14. Regardless of the extent of activity necessary, the IC must have life safety as the _______ priority at all times, at every incident.
  15. The first priority at any incident is maximizing ______. The second incident priority is the activities that are performed in order to solve the problem or bring the situation____ _____, stopping further damage. The third and last priority involves the activities performed to reduce the ______ ____ caused by the incident.
    • life safety
    • under control
    • property loss
  16. Generally an _________  would be consid-ered an interior fire attack with handlines in the building and allows for several strategic goals to be accomplished.
    offensiv attack
  17. ________ is employed when the volume of fire does not permit an ______ attack.
    • A defensive attack
    • offensive
  18. Generally, _______ indicates a write-off of the fire building.
    a defensive attack
  19. Defensive attacks are usually accomplished with ____  exterior streams and _______.
    • large-caliber
    • large handlines
  20. One reason to change operational modes might be a change from_____operations to property conservation.  Another might be a switch from offensive to _______because the _____ actions are not controlling the fire.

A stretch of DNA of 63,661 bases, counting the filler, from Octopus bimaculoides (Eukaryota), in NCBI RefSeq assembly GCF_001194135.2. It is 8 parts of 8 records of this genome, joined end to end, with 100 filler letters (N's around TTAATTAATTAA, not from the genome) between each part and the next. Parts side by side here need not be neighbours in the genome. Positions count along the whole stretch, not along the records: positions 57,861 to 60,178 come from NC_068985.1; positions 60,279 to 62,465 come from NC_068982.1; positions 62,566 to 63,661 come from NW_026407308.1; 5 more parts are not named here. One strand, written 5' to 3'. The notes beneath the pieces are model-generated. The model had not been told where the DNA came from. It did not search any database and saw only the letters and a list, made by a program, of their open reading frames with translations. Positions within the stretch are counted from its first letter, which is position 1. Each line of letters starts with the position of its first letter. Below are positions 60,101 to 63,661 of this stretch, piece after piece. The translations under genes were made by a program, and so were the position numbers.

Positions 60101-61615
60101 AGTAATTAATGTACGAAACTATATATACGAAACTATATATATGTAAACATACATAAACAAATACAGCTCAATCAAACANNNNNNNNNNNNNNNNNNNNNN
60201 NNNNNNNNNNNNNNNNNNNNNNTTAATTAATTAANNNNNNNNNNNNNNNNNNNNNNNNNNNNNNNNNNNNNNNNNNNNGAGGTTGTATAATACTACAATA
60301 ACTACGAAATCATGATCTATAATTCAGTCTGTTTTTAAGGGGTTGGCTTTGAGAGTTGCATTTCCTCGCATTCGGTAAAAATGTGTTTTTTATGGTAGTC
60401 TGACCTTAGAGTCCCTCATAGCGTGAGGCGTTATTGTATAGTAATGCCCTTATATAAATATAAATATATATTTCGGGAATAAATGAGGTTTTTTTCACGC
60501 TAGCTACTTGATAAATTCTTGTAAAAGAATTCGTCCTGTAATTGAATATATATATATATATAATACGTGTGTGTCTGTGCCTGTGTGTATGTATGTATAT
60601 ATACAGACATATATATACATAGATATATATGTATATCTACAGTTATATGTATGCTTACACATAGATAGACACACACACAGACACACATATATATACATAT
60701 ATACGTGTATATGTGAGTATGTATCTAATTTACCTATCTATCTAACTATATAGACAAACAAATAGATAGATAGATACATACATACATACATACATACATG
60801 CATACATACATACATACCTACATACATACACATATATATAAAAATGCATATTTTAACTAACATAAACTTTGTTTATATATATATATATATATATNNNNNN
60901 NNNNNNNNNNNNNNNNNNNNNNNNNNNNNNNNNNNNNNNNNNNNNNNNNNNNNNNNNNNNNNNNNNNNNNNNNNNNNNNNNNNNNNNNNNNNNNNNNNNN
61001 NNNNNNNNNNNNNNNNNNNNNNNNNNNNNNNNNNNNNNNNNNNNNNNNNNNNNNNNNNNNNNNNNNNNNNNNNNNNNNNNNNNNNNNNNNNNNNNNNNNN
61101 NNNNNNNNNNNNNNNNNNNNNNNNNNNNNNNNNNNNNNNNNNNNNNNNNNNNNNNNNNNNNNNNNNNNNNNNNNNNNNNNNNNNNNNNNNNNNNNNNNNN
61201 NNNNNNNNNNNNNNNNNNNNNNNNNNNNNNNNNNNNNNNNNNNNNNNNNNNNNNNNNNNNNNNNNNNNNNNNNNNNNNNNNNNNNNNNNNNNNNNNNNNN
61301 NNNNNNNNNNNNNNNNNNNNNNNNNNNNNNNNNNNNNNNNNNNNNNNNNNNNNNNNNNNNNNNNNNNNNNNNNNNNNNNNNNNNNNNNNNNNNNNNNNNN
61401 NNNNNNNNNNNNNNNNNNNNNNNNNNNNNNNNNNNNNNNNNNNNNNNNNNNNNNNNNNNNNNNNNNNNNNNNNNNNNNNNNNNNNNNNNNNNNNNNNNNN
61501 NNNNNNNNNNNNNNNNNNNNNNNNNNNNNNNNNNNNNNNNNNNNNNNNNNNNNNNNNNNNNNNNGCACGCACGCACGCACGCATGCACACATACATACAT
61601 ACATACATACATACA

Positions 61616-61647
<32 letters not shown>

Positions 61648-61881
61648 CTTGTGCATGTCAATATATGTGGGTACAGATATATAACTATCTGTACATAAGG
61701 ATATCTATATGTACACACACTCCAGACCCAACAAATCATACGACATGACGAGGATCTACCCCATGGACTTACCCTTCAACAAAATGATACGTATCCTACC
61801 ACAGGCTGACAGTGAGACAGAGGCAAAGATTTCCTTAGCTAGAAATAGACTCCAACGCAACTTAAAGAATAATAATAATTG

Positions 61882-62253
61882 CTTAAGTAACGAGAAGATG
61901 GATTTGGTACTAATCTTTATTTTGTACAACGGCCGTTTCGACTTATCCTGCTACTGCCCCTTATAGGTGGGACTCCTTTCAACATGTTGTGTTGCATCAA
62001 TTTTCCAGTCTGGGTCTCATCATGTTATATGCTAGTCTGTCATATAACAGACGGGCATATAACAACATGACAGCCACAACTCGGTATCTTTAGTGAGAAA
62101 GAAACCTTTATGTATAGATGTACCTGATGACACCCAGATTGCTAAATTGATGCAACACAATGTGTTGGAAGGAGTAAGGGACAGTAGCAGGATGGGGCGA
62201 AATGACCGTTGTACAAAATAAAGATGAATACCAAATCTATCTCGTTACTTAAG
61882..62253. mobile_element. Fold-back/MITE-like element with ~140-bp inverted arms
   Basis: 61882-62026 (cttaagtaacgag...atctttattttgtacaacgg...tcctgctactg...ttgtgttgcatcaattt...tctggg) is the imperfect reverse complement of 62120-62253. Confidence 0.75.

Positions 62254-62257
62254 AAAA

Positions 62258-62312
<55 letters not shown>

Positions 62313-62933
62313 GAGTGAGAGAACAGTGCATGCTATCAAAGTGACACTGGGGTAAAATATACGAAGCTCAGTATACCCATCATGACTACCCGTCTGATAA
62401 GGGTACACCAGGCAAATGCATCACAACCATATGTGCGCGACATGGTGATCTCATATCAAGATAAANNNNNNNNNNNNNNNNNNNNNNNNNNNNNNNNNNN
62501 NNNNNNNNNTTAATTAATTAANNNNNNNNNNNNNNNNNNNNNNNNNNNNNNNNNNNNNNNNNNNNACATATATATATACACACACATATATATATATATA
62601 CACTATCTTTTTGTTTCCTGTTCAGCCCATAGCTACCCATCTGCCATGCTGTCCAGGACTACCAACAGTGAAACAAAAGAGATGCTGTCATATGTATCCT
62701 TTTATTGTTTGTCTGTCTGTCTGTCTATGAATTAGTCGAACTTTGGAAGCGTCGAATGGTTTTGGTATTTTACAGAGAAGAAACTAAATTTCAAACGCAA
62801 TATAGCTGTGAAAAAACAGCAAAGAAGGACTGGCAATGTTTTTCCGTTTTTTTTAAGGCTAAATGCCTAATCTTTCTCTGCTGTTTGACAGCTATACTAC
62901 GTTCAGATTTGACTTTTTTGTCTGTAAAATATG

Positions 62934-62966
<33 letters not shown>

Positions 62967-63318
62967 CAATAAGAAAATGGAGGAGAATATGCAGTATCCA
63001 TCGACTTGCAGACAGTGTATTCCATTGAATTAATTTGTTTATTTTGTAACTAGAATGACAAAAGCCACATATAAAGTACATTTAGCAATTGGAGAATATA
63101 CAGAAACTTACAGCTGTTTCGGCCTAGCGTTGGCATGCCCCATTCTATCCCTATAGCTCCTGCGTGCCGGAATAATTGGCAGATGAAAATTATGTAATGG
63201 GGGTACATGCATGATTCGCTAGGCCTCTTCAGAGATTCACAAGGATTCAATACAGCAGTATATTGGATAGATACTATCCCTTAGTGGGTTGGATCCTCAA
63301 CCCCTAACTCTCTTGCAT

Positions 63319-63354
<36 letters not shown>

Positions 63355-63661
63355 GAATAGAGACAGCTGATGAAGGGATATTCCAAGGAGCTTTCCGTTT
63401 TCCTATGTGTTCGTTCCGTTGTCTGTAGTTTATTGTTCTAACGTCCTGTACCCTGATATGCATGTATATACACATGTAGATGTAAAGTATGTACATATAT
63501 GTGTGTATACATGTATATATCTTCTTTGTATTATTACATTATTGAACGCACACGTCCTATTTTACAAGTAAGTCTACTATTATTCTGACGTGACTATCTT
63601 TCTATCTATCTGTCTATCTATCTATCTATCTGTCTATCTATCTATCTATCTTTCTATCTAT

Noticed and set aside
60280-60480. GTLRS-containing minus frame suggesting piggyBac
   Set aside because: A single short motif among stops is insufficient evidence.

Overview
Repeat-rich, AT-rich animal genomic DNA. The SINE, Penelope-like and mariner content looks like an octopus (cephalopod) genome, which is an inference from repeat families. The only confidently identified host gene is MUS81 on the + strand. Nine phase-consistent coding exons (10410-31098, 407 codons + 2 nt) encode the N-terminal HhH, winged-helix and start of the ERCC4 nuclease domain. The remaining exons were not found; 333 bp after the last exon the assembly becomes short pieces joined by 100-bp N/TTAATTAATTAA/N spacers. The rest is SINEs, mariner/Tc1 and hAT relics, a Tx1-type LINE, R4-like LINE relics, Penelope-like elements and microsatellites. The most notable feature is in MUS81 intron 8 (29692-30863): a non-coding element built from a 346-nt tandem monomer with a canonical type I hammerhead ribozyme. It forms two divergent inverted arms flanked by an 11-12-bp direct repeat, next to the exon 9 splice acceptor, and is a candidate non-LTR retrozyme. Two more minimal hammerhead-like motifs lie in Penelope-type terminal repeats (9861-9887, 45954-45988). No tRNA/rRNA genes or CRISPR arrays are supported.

• life-saving
    • defen-sive
    • offensive
  21. The third priority involves the activities performed to reduce the property loss caused by the incident.  In the firefighting arena these activities are often called ____ and _____ or loss control.
    salvage and overhaul
  22. REVAS
    rescue, evacu-ation, ventilation, attack, salvage
    rescue, exposure, confinement, extinguishment, overhaul, ventilation, salvage
  24. REEVAS
    rescue, evacuation, emergency care, ventilation, attack, and salvage
  25. The NFA course Hazardous Materials Operating Site Prac-tices lists eight strategic goals for hazardous materi-als operations:

    isolation, notification, identification, protection, spill control, leak control, fire control, and recovery and termination
  26. The NFA course Hazardous Materials Operating Site Prac-tices lists eight strategic goals for hazardous materi-als operations:

    isolation, notification, identification, protection, spill control, leak control, fire control, and recovery and termination
  27. _____ factors help to determine the strategic goals that need to be implemented or that can be implemented.
  28. _______ is a strategic goal that can satisfy one or more of the incident priorities.
  29. _____ ___ are designed to meet the incident pri-orities; ______ objectives are more specific functions designed to meet strategic goals.
    • Strategicgoals
    • tactical
  30. Just as strategic goals satisfy incident priorities and ________satisfy strategic goals , _______ satisfy tactical objectives. Tactical meth-ods are the processes employed at the task level
    • tactical objectives
    • tactical methods
  31. The ______ should all be given consideration at every fire; how-ever, the tactical objectives could change based on____and the situation.
    • strategic goals
    • size-up
  32. There is often more than one tactical objective for ____; there is often more than one_______ for each objective.